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Dora McDonald, secretary to Dr. King, wrote Joan Daves to inform her that Dr. King will look into the request from Philip Unwin upon his return from Berlin.
This is a draft for an optional version of Dr. King's Nobel Peace Prize acceptance speech. He notes the importance of viewing the world as a family and with such perception, understands race issues as an international concern. King also speaks of Sir Alfred Bernhard Nobel, the originator of the Nobel Peace Prize. He accepts the award on behalf of those who came before him and those who continue to fight for freedom.
L. M. McCoy telegrams Dr. King stating that the Methodist Church of Brazil is eager to have him as the Centennial speaker. McCoy believes that Dr. King can share his wisdom with Brazil leaders regarding the social conditions in America.
Edmond G. Jeffries writes Dr. King after hearing him speak at the Chicago Sunday Evening Club. Jeffries states, "The injustices that the white man has visited on the colored man for hundreds of years burns my soul." Jeffries expresses that he only wants to be a Christian.
Dr. King delivers a sermon that urges his listeners to search for their purpose in life. He requests that his younger listeners attend school and strive for higher education. He stresses to not let the color of their skin keep them from achieving their dreams.
Dr. King discusses the various forms of segregation and the corresponding legislative acts that affect African Americans at the National Convention of the Fellowship of Reconciliation. King also provides details of how he hopes integration will take place.
John Fischer of Harpers Magazine informs Dr. King that the Albany Georgia article will not be published in the upcoming edition.
This is the overview of the advancements and achievements affiliated with the New York Civil Rights Bureau, in 1967.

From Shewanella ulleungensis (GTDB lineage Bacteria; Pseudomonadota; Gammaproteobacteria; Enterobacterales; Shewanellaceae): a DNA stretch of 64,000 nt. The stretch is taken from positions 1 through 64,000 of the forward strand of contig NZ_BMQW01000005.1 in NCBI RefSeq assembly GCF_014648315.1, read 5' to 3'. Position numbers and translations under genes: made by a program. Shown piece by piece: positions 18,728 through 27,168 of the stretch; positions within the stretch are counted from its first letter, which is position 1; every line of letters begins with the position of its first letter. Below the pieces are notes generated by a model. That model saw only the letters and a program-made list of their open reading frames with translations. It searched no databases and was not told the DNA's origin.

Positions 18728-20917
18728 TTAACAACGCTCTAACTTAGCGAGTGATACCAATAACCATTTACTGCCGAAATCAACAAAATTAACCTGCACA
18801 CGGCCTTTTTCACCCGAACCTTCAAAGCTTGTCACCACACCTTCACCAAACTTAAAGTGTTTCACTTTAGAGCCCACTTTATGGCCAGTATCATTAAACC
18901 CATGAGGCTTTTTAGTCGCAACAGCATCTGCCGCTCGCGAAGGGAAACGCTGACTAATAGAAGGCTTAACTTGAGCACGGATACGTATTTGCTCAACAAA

Maurice A. Dawkins, of the Office of Economic Opportunity, requests leadership training from the SCLC for the VISTA volunteers who were expected to work in the rural South.
The Chicago Adult Education Department provides the Behavior Research Laboratories with the needed funds to amend the budget for their contract. Robert L. Green provides Mr. James Harrison with the distribution location for this contribution.
Nina Brown writes Dora McDonald in preparation for Dr. King's visit to speak at Pennsylvania State University. She further inquires about logistics pertaining to Dr. King's speech, publicity and members of his party.
The manager of Preferred Risk Mutual Auto, D.G. Witt, sends an insurance renewal request to Dr. King with policies and surcharge information. He explains that the companies decision to renew his policy was one of deep consideration due to the numerous car accidents during Dr. King's policy with the company.
The SCLC Executive Board of Directors will hold its semi-annual meeting in Washington, D.C. They intend to discuss future projects as well as continuing projects.
In this letter addressed to Rev. Barge and Friends, of the Northern Illinois Ministerial Association. Dr. King expresses his gratitude for a contribution to the SCLC. Dr. King explains the current endeavors of the organization and conveys the importance of their contribution.
In this document, is a note to request acknowledgement of a $50 dollar contribution, from Andrew C. Mills of New Delhi, India.
Newman writes that, given the recent passage of the 1964 Civil Rights Bill, a national coalition needs to be created to support and enforce it. Understanding the limitations of Congress, the new coalition would focus on transforming Congress to better support the needs of the underprivileged and oppressed.
On this notecard, Dr. King outlines another thinker's views on freedom, according to the book, "Human Nature and Conduct." This is an example of one of the many notecards Dr. King kept in a cardboard filing box for reference to quotations, ideas, books and other publications, definitions, and bible verses.